I might try paying someone to foster the cat, that way, I can get allergy shots, and when I'm immune to cats, it can move to my place. (Do you think he'd try to eat my betta fish, or is that just not the kind of fish cats eat?)

post #26 of 73
My husband is allergic to cats and dogs. His parents would never let him have pets as a kid because of his allergies.

We have three cats and a very long haired dog. He's fine around our furballs (sometimes he gets sneezy and sniffly, but not that bad), but still allergic to other peoples' pets. He can't breathe in a shelter or pet store.

Have you tried any OTC allergy meds, like Claritin? That works pretty well for me. I'm generally not allergic to animals, but some dogs (Pomeranians, mostly. Sometimes Dalmations, too.) give me sneezing fits at work and popping a Claritin helps. My husband takes prescription Allegra when he visits friends with pets, but Claritin helped him before he had the Rx.
post #27 of 73
Thread Starter 
I just saw a commercial tonight for Claritin D. I didn't realize it was non-prescription. I'll be picking some up, and trying that.

Thanks again!
post #28 of 73
I have severe outdoor/indoor and food allergies. I am allergic to cats and dogs. I now have Iris that I found outside near work and 6 dogs. We do not have carpeting in our house anymore, we have tile and laminate thru the whole house. sheets/bedspreads get changed every week, throw rugs aired out and washed every 2 wks, plus I'm on zyrtec and advair due to the severity of them. I've notice the past week my eyes getting yucky and sinus headaches again, but I'm not overly concerned about it yet since I will be starting up with allergy shots in January (luckily ins. covers it) and 4 shots a wk for the first 6 wks and I'll be on my way to developing a tolerance again. (This all started last year, never allergic to anything but oaktrees until last year, UGH) so there is hope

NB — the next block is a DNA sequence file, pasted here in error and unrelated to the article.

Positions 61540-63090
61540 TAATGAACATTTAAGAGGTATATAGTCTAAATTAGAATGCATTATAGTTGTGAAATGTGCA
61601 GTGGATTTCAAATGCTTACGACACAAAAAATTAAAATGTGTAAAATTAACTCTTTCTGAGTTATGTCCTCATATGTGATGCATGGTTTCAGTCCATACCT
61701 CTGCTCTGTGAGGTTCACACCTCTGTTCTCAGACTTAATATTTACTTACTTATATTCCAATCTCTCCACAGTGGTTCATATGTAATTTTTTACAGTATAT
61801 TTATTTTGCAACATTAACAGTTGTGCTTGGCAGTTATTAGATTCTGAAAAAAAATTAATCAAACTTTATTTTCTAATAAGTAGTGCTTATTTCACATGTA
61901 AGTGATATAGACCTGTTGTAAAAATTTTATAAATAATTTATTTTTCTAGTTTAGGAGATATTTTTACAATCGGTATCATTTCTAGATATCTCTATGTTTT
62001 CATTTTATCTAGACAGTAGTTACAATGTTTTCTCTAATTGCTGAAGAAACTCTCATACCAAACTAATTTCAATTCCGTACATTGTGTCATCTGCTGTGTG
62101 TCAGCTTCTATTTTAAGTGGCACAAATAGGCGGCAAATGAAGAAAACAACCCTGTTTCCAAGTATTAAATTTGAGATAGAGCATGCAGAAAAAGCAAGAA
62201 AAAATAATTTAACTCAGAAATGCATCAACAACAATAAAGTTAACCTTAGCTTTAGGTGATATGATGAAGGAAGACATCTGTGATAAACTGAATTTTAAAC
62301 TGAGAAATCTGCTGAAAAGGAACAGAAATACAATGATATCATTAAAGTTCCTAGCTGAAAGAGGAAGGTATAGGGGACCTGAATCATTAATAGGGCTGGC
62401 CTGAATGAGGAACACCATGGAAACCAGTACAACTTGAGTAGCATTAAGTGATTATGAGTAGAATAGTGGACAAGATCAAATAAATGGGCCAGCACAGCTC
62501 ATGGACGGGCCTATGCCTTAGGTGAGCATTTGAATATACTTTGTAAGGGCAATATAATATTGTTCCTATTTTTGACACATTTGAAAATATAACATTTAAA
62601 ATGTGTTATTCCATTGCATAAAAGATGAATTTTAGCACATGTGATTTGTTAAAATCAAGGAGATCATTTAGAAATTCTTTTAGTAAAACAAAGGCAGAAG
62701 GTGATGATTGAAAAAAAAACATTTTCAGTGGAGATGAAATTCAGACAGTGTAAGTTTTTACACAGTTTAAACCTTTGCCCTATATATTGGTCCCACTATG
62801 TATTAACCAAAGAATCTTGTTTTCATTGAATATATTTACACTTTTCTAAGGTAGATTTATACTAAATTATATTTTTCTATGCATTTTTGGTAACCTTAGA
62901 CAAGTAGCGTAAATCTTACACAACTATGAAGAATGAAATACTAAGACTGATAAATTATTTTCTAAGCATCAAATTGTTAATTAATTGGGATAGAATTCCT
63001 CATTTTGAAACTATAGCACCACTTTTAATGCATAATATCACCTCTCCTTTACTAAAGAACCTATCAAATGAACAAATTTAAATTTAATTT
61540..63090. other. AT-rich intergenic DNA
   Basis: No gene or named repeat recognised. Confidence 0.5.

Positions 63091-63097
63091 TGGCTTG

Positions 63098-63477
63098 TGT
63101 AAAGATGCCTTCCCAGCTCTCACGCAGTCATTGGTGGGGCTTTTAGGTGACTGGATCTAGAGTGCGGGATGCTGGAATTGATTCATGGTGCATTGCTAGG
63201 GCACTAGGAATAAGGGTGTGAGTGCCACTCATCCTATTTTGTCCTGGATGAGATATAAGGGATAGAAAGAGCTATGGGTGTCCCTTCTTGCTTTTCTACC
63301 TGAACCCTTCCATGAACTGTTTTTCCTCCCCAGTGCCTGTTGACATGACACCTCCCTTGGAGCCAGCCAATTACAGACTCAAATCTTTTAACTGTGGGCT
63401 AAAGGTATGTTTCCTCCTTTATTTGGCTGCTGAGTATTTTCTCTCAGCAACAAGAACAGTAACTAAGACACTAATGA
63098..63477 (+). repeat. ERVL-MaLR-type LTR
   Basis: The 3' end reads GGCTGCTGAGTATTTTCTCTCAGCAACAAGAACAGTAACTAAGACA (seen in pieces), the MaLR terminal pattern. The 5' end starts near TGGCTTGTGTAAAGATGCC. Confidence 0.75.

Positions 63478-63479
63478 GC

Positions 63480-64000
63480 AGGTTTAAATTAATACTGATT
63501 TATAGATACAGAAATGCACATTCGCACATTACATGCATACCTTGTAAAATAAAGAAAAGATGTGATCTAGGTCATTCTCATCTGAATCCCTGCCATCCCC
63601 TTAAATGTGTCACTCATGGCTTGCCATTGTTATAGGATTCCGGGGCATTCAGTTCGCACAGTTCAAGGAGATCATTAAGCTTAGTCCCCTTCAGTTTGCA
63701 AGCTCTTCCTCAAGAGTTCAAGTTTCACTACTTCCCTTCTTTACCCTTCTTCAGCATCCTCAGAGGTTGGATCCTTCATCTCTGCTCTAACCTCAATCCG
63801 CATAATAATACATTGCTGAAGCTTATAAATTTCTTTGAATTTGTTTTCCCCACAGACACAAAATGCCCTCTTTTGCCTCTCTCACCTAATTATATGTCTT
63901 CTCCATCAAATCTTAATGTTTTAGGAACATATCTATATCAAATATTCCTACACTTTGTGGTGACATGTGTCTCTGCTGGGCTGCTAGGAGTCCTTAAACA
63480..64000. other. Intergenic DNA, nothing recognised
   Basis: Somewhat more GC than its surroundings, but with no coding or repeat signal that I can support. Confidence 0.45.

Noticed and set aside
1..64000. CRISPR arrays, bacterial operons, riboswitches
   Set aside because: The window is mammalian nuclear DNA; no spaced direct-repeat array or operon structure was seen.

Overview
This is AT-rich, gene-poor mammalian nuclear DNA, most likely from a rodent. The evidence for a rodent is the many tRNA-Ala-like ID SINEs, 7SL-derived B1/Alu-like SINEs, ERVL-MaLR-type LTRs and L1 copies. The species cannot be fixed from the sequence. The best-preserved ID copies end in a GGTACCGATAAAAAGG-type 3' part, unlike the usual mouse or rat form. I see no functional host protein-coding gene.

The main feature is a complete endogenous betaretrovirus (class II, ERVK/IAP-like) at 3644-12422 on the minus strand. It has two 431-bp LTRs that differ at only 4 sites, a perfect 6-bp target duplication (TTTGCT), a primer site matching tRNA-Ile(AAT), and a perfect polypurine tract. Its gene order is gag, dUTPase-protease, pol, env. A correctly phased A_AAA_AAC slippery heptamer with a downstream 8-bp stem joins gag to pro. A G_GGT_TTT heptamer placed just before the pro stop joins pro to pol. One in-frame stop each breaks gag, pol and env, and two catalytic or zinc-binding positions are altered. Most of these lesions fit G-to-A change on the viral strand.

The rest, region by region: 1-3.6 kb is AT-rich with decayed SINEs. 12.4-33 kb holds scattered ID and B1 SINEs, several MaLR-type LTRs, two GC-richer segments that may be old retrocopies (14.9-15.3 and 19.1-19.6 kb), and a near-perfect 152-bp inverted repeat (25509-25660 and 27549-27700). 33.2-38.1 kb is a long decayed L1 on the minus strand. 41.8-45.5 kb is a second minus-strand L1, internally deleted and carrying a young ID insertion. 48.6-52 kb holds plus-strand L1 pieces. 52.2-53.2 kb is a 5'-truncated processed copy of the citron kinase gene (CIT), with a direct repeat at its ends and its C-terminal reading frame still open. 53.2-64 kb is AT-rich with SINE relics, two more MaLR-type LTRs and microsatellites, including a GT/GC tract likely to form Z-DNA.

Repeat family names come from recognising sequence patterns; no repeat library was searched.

post #29 of 73
Wow i am sorry your allergies are this bad! I didnt know this was so serious.

I am allergic to cats, and I undertook the responsibility of owning one with this knowledge. I dont take anything for it, just keep my house insanely clean. My allergies are extremely bad, i'll sneeze and look horrible for 3-4 days and then it will tone itself down. I just keep a habit of vacumming the beds, moping the floors and giving Ceci a good brush over. Most times after holding her i'll sneeze quite a few times but its not the same as it was in the begining.

Good luck with your decision!
post #30 of 73
Thread Starter 
I bought some Claritin. The pharmacy told me that one of my other medications might not work well with the Claritin, so they told me to see my doctor before taking it. I had to wait to set an appt. about it, so I have it okay'd now.

I'm going to take it tomorrow. As it's an antihistamine, has anyone had problems with it not working after taking it for a few months? I worry about that if I do get a cat. (I'd hate for it to stop working one day and land me in the emergency room because of the reaction.)

- AnonymousUser